The legalisation of sports betting helped power a 3.5 percent increase in gaming revenue in 2018, according to new figures from the AGA, while the number of states allowing casinos is also on the rise, however analysts suggest that gambling expansion may represent a double-edged sword.
The legalisation of sport betting helped propel US casinos to another record year, with gaming revenue rising 3.5 percent from 2017 to $41.68bn last year, the industry’s fourth consecutive annual increase.
In May 2018, the Supreme Court overturned the Professional and Amateur Sports Protection Act (PASPA), paving the way for the introduction of sports betting outside Nevada.
By the end of the year, seven states – New Jersey, Delaware, Mississippi, New Mexico, Pennsylvania, Rhode Island and West Virginia – had adopted sports wagering legislation.
According to figures published in the American Gaming Association’s latests State of the States report, this expansion helped the sports gaming market grow revenue nearly 65 percent year on year to $430.2m last year.
Moving into 2019, the AGA said data through to April showed a 175 percent increase in revenue from sports betting over 2018, in the months prior to its legalisation.
Meanwhile, the number of states authorising commercial casinos is also growing, with Arkansas recently becomes the 25th state to allow land-based casino gambling. The Natural State created four new casino concessions following a referendum on the issue in November.
However analysts noted that the ongoing liberalisation of casino gambling benefits some companies more than others. “MGM and Caesars are well-positioned given their regional and Vegas presence that they can leverage with industry-leading loyalty programs,” said Dan Wasiolek, an analyst at Morningstar.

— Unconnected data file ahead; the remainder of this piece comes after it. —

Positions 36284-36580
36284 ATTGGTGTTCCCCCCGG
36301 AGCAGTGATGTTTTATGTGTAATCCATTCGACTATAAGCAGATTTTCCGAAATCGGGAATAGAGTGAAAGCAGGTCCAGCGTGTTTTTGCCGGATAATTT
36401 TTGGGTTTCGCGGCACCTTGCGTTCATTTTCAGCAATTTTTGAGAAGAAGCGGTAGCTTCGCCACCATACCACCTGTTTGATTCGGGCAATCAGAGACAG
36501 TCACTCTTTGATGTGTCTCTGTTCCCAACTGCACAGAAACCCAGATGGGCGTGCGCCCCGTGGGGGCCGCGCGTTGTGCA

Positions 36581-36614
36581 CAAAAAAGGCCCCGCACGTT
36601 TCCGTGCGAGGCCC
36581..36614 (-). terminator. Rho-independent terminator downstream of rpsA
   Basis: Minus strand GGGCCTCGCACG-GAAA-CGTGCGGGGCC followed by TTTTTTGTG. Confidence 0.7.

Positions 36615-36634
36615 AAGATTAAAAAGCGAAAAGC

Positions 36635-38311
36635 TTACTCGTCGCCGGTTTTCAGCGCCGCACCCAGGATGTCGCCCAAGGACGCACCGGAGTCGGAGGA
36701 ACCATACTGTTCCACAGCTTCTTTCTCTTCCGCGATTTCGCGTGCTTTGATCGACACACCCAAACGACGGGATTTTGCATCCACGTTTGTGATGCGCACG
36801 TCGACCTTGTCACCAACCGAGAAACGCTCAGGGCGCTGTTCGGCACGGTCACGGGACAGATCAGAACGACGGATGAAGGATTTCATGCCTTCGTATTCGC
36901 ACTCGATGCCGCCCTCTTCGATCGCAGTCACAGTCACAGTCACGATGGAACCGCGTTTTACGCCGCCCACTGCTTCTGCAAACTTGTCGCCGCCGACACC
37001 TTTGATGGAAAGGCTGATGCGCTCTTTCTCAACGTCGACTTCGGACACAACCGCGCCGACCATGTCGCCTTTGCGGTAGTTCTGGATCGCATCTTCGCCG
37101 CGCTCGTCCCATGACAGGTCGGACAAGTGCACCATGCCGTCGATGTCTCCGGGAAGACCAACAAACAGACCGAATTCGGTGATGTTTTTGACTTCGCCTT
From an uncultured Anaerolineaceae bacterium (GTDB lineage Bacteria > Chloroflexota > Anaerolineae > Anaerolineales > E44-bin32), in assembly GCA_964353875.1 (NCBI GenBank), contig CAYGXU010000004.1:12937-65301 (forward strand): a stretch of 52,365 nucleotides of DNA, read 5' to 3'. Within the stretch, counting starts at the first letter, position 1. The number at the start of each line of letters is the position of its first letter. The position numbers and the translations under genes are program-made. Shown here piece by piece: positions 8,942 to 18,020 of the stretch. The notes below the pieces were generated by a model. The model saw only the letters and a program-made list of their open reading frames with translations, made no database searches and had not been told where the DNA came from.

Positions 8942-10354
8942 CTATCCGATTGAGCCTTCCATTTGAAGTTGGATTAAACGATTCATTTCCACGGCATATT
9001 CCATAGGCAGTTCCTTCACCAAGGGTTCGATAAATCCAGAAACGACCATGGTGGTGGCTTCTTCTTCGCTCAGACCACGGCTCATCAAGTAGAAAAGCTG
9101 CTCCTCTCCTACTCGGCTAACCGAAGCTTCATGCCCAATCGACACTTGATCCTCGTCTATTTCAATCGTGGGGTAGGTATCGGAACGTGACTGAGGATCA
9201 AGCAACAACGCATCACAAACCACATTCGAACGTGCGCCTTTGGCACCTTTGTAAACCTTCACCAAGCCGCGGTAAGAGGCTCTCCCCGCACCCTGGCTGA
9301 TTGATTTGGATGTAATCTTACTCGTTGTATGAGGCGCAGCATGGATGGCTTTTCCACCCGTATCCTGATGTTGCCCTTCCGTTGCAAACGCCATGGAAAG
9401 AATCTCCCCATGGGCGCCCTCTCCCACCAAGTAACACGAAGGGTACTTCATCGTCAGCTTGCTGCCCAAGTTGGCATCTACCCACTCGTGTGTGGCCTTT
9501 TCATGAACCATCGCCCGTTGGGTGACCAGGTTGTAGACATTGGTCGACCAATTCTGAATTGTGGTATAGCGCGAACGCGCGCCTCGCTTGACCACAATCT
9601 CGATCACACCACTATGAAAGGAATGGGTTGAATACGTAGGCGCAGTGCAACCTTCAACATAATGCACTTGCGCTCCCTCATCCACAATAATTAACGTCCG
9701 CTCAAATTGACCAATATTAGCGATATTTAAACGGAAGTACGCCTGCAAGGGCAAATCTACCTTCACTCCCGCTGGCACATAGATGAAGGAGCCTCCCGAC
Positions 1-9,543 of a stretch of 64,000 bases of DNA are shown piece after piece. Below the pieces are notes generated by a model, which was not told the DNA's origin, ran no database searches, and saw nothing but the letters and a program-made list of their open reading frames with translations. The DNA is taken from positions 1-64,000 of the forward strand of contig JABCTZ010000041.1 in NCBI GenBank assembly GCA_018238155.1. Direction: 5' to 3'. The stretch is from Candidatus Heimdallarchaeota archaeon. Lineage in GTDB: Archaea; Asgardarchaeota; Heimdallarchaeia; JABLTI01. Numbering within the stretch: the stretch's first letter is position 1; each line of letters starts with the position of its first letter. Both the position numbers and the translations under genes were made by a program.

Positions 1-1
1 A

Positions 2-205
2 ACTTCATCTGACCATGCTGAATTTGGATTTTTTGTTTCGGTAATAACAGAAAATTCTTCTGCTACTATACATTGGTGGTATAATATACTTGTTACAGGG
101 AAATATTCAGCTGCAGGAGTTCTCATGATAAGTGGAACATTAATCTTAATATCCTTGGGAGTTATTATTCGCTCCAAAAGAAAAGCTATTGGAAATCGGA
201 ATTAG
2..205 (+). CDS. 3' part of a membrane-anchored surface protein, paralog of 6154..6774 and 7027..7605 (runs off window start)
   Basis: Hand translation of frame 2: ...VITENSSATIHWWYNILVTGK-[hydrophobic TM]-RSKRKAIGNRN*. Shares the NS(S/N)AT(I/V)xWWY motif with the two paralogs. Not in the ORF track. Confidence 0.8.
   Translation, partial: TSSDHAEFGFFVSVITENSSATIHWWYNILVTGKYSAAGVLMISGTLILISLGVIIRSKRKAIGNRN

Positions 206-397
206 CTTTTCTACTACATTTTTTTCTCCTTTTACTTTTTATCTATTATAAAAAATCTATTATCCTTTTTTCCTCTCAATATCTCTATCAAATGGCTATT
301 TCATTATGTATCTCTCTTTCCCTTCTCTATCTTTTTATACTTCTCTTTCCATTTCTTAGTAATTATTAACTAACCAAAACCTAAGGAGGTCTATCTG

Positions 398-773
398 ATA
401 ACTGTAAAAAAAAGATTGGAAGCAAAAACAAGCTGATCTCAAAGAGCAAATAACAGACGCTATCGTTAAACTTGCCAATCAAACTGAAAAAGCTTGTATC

Alongside this, the expansion of legal gambling may also bring its own challenges, creating more competition for existing casinos.
One example of this is Illinois, the only state where gaming revenue declined in 2018, falling 2.5 percent.
The state senate recently passed a new bill paving the way for new casinos, which will bring the total number of venues in Illinois up to 16.
In a recent research note, Harry Curtis, a gaming analyst at Nomura/Instinet, suggested the Chicago market is saturated, with gross gaming revenue down three percent year on year. “The first reaction by existing casinos to lower revenues should be layoffs,” he said, highlighting the “unintended consequences” of gaming expansion. “Demand is not as endless as the legislature would like to believe,” he added.
David Katz, an analyst at Jefferies, estimated that “competitive impact could reach 10-20 percent of EBITDA” for operators like Penn National Gaming, Boyd, Eldorado and Caesars.
Katz added that Churchill Downs would have the most to benefit by adding casino gaming to its facility in Arlington Heights, Illinois.
“The gaming industry is very mature. The largest population centres, excepting Texas and Atlanta, are becoming increasingly saturated with access to gaming,” Katz stated. “It becomes very competitive. Operators and developers are chasing thinner and thinner returns.”